Friday, April 21st, 2017

Aconite and Datura

Friday, April 21st, 2017 12:45 pm
bairnsidhe: (Default)
 It wasn’t at all uncommon in the modern era of acceptance for people to contract to witches for various services, and most of them now accepted payment in the forms of baked goods, knitwear, and a 50% cut of gains from any prosperity spell lasting longer than one month.  There were traditionalist hold-outs however, and some of the more difficult spells actually required a promise of a vitally important payment.  Which is how Richard and Elspeth Garin wound up both owing first-borns.  This isn’t their story.

Because they both owed first-borns to witches, Richard and Elspeth Garin are the first note in a new love song of the history of witch-kind.  Because they did not, as would have been neat and easy, owe the same witch.

The first to arrive on the scene was Datura Williams.  Nicely plump and pale blue, she resembled nothing so much as a yew-berry, and she dressed the part, in fashionably tattered garments between robe and dress, both bewitching and bewildering.  A real traditional witch, with three cats and a raven at home, all of whom shed on her.  Richard cowered appropriately when she arrived at the Garin’s little apartment in a billowing fog to take her payment.  Elspeth was not impressed, and why was proven when Aconite (no last name) the rising star of witch counter-culture arrived.

Aconite was the opposite of Datura Williams in every visible way, being tall and conventionally proportioned, her skin dark as the moonless velvet sky, and her clothing impeccably dapper.  It was said she once cut a man with her winged gold eyeliner.  The two experienced a thing rumored in witch circles, the impossibly rare True Loathing at First Sight, over the bassinet of the newest Garin.  Never the less, they did both have a claim under law, and had enough pride that they settled on a shared living situation.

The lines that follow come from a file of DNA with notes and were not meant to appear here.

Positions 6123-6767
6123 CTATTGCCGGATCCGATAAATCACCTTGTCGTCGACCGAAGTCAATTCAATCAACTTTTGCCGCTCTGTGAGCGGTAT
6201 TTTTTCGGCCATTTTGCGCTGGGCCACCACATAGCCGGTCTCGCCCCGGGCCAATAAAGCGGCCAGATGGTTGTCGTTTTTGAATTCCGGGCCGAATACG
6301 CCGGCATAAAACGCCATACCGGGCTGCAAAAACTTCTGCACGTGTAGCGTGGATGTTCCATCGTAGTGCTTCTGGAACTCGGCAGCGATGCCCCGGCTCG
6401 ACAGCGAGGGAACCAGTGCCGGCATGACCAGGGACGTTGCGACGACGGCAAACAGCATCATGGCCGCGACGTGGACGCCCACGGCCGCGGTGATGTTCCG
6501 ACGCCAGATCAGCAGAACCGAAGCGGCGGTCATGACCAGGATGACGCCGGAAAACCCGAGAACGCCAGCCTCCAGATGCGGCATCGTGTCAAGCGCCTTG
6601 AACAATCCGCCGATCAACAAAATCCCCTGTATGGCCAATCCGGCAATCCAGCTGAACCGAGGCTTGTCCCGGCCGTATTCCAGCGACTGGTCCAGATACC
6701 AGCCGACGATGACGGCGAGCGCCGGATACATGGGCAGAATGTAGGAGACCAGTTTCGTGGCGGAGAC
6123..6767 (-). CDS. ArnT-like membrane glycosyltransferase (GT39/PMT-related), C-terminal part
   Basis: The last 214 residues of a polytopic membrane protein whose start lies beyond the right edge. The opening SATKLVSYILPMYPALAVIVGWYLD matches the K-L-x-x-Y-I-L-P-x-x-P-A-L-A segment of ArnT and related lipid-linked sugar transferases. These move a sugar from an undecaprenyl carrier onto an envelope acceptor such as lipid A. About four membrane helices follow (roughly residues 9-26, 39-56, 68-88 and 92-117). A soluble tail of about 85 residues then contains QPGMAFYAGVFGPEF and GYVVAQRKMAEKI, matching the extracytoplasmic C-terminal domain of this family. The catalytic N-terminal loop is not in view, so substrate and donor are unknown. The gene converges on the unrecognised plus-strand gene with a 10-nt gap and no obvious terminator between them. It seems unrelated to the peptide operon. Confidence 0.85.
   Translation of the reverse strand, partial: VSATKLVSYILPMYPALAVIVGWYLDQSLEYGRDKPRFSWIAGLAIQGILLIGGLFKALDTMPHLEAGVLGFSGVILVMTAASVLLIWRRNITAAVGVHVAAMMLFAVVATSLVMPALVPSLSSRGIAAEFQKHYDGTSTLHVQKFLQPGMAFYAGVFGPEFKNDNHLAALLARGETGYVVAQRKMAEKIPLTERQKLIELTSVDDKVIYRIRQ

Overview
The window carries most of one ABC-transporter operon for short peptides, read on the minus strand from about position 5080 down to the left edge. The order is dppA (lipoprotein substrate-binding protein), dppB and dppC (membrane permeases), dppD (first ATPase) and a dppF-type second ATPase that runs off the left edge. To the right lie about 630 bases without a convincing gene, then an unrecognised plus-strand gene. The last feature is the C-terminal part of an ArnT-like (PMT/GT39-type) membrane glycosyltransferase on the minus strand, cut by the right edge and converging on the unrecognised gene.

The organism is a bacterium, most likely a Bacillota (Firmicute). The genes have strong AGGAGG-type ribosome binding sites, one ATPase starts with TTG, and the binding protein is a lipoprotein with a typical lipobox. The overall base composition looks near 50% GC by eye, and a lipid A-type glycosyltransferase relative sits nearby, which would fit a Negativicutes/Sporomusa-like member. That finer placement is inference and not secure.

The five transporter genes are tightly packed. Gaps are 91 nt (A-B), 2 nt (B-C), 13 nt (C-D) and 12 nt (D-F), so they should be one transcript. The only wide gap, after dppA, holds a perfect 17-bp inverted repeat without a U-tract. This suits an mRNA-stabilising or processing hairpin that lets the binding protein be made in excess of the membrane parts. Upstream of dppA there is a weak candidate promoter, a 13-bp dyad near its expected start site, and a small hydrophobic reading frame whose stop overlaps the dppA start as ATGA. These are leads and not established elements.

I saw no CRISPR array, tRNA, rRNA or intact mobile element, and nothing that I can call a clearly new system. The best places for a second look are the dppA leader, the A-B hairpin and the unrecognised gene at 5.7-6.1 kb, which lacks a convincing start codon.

“But my penthouse is in the Upper East Side!” shrieked Aconite.  “Do you know how many witches I had to hex to get it?”

“My bog-house has been in the family for millennia!” retorted Datura.

“It’s in a bog,” replied Aconite dryly.  “My penthouse can be child-proofed.”

“That’s… actually a very fair point, but we are not giving the child a normal human name like Mary or something.  I won’t use it if you try.”

“I’m thinking she looks like a Hellene, after that woman with the beauty curse.”  The baby gurgled and slapped a meaty, pink-splotched hand on her pillow before screwing up muddy greenish-brown eyes and howling until her face matched the wisps of red starting to come in.  "Or maybe not," Aconite relented.

“Rapunzel is traditional,” Datura insisted, trying to soothe the screaming infant.

“What about Zelda?” offered Aconite, as she wiggled flashing bejeweled talons at the baby, who became fascinated, but more importantly quiet.

“I can live with that.”

So the two settled down to raise baby Zelda, although they had many different ideas about child-rearing.  Datura, always the traditionalist, insisted on seclusion to draw out appropriate Prince types.  If she was going to move to a penthouse, she could at least take advantage of the tower effect.  Aconite called her a sell-out and snuck spell primer board books into the crib.  Aconite brought in seamstresses to make baby clothing, and Datura ran them off before tea.  Instead, she made all the clothes by hand, which Aconite begrudgingly admitted were very chic, and completely unique.  Datura had a nice eye for colors.  Datura eventually admitted Aconite had a point in wanting to give Zelda an education, especially after looking over the available Princes.  They weren’t worthy of Zelda’s hand at all.  No, not ever.  One tabloid in particular led to Datura sweeping in on a five-year-old Zelda’s home potions class to level a summary grounding that banned Zelda from ever interacting with the royal family of Lichtenstein.  Zelda took that with more grace than Aconite, who laughed so hard the mandrake root almost escaped its gag and Datura had to take over.